[(o) Misled [name of plaintiff] as to the applicable statute of
limitations, that is, the date by which an action against [name of
defendant] on the claim had to be filed.]
[(p) Delayed the payment or provision of hospital, medical, or
surgical benefits for services provided with respect to acquired
immune deficiency syndrome (AIDS) or AIDS-related complex for
more than 60 days after it had received [name of plaintiff]’s claim
for those benefits, doing so in order to investigate whether [name
of plaintiff] had the condition before obtaining the insurance
coverage. However, the 60-day period does not include any time
during which [name of defendant] was waiting for a response for
relevant medical information from a healthcare provider.]
The presence or absence of any of these factors alone is not enough to
determine whether [name of defendant]’s conduct was or was not
unreasonable, that is, without proper cause. You must consider [name of
defendant]’s conduct as a whole in making this determination.
New April 2008; Revised December 2015, May 2020
Directions for Use
Although there is no private cause of action under Insurance Code section 790.03(h)
(see Moradi-Shalal v. Fireman’s Fund Ins. Companies (1988) 46 Cal.3d 287,
304-305 [250 Cal.Rptr. 116, 758 P.2d 58]), this instruction may be given in an
insurance bad-faith action to assist the jury in determining whether the insurer’s
CACI No. 2337 INSURANCE LITIGATION
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conduct was unreasonable or without proper cause. (See Jordan v. Allstate Ins. Co.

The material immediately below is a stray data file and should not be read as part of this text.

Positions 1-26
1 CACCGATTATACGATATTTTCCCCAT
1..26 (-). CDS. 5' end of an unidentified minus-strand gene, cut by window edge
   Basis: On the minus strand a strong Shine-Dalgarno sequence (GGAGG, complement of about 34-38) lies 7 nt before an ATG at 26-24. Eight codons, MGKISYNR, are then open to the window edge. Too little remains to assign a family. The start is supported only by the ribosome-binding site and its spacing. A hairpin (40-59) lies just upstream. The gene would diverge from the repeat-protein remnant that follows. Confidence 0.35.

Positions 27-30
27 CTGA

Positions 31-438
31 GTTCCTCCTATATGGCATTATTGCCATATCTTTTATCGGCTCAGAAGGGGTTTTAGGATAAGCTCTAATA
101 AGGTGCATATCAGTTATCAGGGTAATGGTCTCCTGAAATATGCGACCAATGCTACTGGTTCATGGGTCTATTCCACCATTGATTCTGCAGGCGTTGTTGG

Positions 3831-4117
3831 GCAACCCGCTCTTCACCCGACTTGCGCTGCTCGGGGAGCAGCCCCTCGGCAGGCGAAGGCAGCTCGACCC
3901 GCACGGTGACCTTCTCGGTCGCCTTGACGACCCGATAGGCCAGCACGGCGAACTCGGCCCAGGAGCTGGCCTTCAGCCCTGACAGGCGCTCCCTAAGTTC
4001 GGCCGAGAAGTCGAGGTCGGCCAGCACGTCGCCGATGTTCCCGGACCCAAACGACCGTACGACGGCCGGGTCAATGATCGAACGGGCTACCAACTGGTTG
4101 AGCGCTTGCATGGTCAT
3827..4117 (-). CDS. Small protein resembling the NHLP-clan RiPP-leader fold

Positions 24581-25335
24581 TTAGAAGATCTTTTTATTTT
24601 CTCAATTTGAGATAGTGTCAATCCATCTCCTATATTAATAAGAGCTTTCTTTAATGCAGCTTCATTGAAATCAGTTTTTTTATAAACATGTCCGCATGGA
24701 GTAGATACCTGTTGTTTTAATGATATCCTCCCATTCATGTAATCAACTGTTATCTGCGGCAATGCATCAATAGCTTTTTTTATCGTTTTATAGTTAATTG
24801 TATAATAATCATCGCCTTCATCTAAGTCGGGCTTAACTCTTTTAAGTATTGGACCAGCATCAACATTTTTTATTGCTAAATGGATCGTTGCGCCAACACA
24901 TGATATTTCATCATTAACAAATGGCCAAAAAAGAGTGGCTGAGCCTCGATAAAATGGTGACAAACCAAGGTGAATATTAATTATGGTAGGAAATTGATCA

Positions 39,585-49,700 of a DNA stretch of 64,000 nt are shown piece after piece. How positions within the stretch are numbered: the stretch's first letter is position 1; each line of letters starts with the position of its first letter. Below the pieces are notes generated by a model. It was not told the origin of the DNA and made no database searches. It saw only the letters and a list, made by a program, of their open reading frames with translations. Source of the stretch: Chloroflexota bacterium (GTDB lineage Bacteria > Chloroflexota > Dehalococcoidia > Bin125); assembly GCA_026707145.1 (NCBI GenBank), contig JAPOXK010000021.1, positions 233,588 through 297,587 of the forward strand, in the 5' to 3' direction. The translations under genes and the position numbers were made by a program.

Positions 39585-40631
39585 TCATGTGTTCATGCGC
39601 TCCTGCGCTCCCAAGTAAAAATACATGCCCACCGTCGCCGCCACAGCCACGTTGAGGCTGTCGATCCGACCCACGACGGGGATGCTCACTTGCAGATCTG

(2007) 148 Cal.App.4th 1062, 1078 [56 Cal.Rptr.3d 312], internal citations omitted.)
Include only the factors that are relevant to the case.
Sources and Authority
• Bad-Faith Insurance Practices. Insurance Code section 790.03.
• “[Plaintiff] was not seeking to recover on a claim based on a violation of
Insurance Code section 790.03, subdivision (h). Rather, her claim was based on
a claim of common law bad faith arising from [defendant]’s breach of the
implied covenant of good faith and fair dealing which she is entitled to pursue.
[Plaintiff]’s reliance upon the [expert’s] declaration was for the purpose of
providing evidence supporting her contention that [defendant] had breached the
implied covenant by its actions. This is a proper use of evidence of an insurer’s
violations of the statute and the corresponding regulations.” (Jordan, supra, 148
Cal.App.4th at p. 1078, original italics, internal citations omitted.)
Secondary Sources
2 Witkin, Summary of California Law (11th ed. 2017) Insurance §§ 360, 361, 365,
461
Croskey et al., California Practice Guide: Insurance Litigation, Ch. 14-A, Statutory
and Administrative Regulation - The California Regulator, ¶ 14:109 et seq. (The
Rutter Group)
1 California Liability Insurance Practice: Claims and Litigation, Ch. 24, General
Principles of Contract and Bad Faith (Cont.Ed.Bar) § 24.30 et seq.
26 California Forms of Pleading and Practice, Ch. 308, Insurance, § 308.25
(Matthew Bender)
1 Rushing et al., Matthew Bender Practice Guide: California Unfair Competition
and Business Torts, Ch. 2, Unfair Competition, 2.11 (Matthew Bender)
2338-2349. Reserved for Future Use